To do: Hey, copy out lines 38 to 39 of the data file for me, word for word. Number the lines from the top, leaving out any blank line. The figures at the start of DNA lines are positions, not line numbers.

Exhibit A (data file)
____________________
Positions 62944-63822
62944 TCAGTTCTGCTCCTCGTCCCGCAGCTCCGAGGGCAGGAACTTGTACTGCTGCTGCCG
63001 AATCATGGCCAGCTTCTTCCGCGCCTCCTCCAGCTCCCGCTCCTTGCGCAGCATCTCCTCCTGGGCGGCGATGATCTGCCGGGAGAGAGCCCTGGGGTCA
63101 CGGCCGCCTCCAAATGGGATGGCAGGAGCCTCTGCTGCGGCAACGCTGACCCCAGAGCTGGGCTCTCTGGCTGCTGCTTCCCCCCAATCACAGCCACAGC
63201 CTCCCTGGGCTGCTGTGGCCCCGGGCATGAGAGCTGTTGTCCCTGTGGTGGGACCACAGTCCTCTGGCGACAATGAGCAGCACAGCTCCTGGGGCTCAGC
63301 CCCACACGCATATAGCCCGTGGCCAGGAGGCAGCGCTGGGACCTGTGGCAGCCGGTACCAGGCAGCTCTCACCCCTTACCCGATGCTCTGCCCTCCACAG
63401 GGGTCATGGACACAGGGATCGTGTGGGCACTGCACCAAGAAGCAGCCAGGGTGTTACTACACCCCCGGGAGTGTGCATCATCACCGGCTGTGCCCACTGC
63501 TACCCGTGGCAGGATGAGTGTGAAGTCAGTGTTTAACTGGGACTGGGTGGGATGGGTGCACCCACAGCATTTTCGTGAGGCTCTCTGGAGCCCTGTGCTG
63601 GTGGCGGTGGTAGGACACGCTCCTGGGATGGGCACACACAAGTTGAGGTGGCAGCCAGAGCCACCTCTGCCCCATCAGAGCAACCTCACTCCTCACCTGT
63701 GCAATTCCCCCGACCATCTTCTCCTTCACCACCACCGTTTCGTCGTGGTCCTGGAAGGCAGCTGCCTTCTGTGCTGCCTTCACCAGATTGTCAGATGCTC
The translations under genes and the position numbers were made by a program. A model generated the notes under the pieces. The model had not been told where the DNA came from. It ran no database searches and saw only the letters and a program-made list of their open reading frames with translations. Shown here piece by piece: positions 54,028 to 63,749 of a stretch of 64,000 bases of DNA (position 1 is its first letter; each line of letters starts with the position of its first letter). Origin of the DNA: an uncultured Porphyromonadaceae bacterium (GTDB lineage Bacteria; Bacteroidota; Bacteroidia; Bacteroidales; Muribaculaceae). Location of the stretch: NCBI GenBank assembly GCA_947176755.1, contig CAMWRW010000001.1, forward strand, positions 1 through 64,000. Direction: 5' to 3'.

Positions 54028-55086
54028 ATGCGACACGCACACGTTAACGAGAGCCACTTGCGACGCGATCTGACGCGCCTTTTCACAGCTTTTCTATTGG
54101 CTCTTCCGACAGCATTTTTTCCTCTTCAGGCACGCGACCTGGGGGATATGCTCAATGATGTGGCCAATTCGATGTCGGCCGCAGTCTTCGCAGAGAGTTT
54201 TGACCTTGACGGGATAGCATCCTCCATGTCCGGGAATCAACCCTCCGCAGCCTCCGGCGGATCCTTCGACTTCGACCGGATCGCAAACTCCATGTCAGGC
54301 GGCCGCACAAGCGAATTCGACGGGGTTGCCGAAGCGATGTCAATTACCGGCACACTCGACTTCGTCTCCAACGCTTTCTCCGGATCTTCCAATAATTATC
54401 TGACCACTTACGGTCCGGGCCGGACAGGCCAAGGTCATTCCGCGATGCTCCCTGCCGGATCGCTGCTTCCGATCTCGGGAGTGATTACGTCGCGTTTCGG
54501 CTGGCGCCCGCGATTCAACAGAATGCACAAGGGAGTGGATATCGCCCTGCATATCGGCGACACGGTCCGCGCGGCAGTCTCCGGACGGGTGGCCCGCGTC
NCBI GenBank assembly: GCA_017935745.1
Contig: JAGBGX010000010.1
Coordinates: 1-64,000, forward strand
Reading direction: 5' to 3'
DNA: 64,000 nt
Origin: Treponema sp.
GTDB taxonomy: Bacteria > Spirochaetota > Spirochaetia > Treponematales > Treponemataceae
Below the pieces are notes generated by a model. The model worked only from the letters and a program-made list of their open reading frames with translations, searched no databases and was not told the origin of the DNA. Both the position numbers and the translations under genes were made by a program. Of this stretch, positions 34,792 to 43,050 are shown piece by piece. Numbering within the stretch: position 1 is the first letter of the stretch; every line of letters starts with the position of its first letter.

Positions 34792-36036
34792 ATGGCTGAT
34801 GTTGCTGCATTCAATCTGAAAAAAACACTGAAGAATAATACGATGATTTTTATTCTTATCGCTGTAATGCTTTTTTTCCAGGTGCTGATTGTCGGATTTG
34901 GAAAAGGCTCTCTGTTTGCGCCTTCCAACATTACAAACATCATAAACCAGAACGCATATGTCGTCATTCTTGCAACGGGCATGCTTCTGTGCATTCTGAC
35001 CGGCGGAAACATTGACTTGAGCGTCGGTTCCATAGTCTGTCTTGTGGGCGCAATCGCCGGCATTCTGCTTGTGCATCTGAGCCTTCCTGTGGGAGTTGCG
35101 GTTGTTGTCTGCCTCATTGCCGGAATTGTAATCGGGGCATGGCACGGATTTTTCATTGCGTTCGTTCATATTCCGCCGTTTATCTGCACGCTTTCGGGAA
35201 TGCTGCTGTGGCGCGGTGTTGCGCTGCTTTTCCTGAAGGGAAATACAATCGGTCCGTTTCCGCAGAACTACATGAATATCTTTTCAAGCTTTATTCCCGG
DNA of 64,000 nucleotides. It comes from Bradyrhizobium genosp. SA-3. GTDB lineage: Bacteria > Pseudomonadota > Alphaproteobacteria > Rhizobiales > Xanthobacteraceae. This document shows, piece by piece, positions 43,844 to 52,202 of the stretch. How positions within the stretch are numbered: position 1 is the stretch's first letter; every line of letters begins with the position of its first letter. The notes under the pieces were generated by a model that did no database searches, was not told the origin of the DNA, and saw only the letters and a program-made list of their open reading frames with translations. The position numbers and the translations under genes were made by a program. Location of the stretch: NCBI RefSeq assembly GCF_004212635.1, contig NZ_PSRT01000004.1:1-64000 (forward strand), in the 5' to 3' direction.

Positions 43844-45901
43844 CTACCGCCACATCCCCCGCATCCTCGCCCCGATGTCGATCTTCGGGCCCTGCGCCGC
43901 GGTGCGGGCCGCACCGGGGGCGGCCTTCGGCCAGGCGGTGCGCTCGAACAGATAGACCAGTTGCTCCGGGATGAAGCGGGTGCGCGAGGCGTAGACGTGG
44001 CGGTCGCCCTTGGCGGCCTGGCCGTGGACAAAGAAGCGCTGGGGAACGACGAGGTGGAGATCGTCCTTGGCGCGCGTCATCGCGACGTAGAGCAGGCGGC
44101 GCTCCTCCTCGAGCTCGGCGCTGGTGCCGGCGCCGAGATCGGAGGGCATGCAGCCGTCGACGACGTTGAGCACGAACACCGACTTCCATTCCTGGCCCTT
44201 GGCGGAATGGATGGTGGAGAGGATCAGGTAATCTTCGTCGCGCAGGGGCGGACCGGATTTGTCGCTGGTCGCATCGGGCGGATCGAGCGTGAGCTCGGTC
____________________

44001 CGGTCGCCCTTGGCGGCCTGGCCGTGGACAAAGAAGCGCTGGGGAACGACGAGGTGGAGATCGTCCTTGGCGCGCGTCATCGCGACGTAGAGCAGGCGGC
44101 GCTCCTCCTCGAGCTCGGCGCTGGTGCCGGCGCCGAGATCGGAGGGCATGCAGCCGTCGACGACGTTGAGCACGAACACCGACTTCCATTCCTGGCCCTT